A review of Word Migrants by Hazel Smith

Hazel Smith’s Word Migrants is a poetry collection that is utterly relevant right now. Smith brings her cross-media poetic aesthetics to such topics as racism, the plight of refugees, diaspora, stereotypes, climate change, grief, aging and death, semiotics and literary theory all in a way that weaves and intersects seamlessly. Though there’s a neat circularity in the book – starting and ending with disappearances, Word Migrants is organised into five sections, each with a slightly different focus. The first, “The Forgiveness Website”, focuses on the nostalgia and sense of loss that comes with displacement. This chapter explores refugees and migration, but also the motion from past to present, and of all that we lose in our identities as we try to find ways to live and forgive in the face of oppression.

A review of Unravelling by Channel D

Although its darkness is a little too unrelenting, Unravelling is a virtuoso performance, but it is much more than that. The long-awaited follow-up to Mosaic of Disarray was born of a terrible period in singer-songwriter Nick de Grunwald’s life when he felt he was coming apart at the seams.  This new album dazzles the listener with the sheer variety of the songs, constantly delighting the listener with new soundscapes and characters stuck on the wrong side of life.

A review of Review of Researching Creative Writing by Jen Webb

This is a book that has the potential to help creative writers ‘make knowledge festive’ in the process of creating their research projects. It is structured logically so as to make for optimal comprehension. It is superbly written and gives exciting examples of writers and books that illustrate the process of researching creative writing and writing as research.

A review of Local Time: a memoir of cities, friendships and the writing life by Inez Baranay

Baranay’s memoir is about travelling, art and culture(s) and food, home (and not having one), writing, and friendship. She begins by telling the reader that an inheritance has allowed her to plan a trip to Europe in 2006, one that will enable her to live well while she’s travelling but not be away too long as she does not want to stop writing for too many months. The author does not expect to write while she’s away, which gives us the first hint of a commitment to writing that is strong but realistic. In fact, she does write, and she describes how her life really revolves around writing and reading as well as friendship and human connection.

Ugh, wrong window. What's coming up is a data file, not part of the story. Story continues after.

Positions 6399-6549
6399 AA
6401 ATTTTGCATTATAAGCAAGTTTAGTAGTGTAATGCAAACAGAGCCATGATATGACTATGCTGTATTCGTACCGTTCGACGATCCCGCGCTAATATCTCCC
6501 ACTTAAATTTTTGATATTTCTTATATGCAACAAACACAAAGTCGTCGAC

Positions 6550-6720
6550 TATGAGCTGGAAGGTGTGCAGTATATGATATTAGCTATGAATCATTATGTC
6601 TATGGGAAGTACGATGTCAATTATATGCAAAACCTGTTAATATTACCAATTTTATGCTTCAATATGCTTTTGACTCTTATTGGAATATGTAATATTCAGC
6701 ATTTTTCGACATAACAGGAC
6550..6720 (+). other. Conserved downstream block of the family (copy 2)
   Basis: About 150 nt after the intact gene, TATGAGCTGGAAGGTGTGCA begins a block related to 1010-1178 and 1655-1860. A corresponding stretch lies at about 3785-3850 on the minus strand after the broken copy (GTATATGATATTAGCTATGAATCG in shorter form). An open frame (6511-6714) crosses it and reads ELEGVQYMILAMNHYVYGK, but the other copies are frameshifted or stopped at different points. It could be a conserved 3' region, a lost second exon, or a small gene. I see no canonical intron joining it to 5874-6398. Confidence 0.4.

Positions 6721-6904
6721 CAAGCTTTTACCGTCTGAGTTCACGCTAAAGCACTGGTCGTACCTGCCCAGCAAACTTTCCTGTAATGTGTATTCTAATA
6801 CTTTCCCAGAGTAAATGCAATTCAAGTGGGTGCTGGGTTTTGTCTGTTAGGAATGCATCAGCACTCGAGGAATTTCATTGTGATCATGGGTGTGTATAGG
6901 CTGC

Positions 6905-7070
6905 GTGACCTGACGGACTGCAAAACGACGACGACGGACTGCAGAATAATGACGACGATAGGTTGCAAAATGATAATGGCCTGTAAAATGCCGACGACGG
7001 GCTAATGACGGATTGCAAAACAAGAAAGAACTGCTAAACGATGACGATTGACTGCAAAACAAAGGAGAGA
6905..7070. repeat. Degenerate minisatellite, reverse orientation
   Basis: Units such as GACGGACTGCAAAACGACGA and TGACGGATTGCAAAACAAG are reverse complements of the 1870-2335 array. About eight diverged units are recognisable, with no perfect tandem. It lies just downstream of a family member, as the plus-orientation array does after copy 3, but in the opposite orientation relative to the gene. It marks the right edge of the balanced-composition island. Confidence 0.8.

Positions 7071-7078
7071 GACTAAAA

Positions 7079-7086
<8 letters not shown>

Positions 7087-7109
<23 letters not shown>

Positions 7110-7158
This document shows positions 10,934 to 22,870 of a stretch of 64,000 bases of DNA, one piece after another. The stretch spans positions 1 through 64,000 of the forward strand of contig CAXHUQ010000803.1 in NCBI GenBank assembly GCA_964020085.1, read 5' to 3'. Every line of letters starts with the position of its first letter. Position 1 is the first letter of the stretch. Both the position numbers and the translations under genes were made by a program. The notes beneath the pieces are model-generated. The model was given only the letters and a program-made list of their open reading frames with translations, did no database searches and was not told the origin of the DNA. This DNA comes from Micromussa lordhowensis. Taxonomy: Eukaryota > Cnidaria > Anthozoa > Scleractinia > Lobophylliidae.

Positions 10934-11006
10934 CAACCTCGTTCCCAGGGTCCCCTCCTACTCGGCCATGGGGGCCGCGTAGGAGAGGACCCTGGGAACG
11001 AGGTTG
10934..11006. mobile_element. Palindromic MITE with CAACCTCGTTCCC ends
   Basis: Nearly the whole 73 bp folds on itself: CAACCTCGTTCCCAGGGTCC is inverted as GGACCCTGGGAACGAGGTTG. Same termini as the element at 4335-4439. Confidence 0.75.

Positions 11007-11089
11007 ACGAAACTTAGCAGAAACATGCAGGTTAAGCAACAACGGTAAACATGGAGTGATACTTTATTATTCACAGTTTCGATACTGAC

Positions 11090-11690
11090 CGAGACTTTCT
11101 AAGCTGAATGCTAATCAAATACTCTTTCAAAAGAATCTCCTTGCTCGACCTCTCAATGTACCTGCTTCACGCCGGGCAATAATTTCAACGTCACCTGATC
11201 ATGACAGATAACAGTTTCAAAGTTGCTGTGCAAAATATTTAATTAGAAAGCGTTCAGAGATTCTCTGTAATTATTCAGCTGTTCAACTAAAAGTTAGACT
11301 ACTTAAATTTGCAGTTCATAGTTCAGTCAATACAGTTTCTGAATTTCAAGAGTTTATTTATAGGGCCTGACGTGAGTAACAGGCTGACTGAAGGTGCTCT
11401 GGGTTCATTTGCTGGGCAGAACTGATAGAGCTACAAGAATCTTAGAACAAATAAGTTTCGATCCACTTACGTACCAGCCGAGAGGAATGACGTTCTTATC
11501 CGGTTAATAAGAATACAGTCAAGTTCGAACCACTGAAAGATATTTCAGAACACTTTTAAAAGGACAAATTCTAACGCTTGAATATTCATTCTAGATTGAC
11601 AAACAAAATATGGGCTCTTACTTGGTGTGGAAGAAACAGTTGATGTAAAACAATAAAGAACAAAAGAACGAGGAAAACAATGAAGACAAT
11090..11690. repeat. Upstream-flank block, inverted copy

An interview with Robert Eggleton

The author of Rarity from the Hollow talks in some detail about his new multi-genre novel, about why it’s not for the “prudish, faint of heart, or easily offended”, his characters, what draws him to science fiction, about the charity his book supports and why, and lots more.

A review of Cure by Jo Marchant

Marchant’s extensive tour of a range of placebo based trials around the world where doctors and patients who are seeing powerful results (thereby perhaps changing the whole meaning of the word “placebo”) on some previously intractable conditions. It’s not just the “power of positive thinking”, but actual real chemicals such as endorphins, dopamines, and hormones being released in response to a number of different stimulations.

The UK’s In-Out Referendum by David Owen

At last, a grown-up book about the issue of the moment. David Owen’s booklet was written before David Cameron had completed his renegotiation, so-called, of Britain’s EU membership. Since then Owen has come out in favour of leaving the EU, a clear indication that he doesn’t believe the prime minister has got a good enough deal.

A review of The Arrival of Missives by Aliya Whiteley

The Arrival of Missives is an immensely readable book. It contains delightfully light characterizations in which people are encapsulated by a phrase, a tone of voice, a gesture. And, towards the end of the novel, intentionally or not (what does it matter?), there is an image straight out of Hamlet that provides beauty and horror in equal measure.

A review of My Name is Lucy Barton by Elizabeth Strout

Every story told in the book is written as a past memory and Lucy intertwines her own reflections as she tells her story. The story is told through the narrator’s point of view in the same fashion one would write a memoir about his or her own life. What Elizabeth Strout has done so brilliantly is convinced readers that Lucy’s life is real and we are a part of it.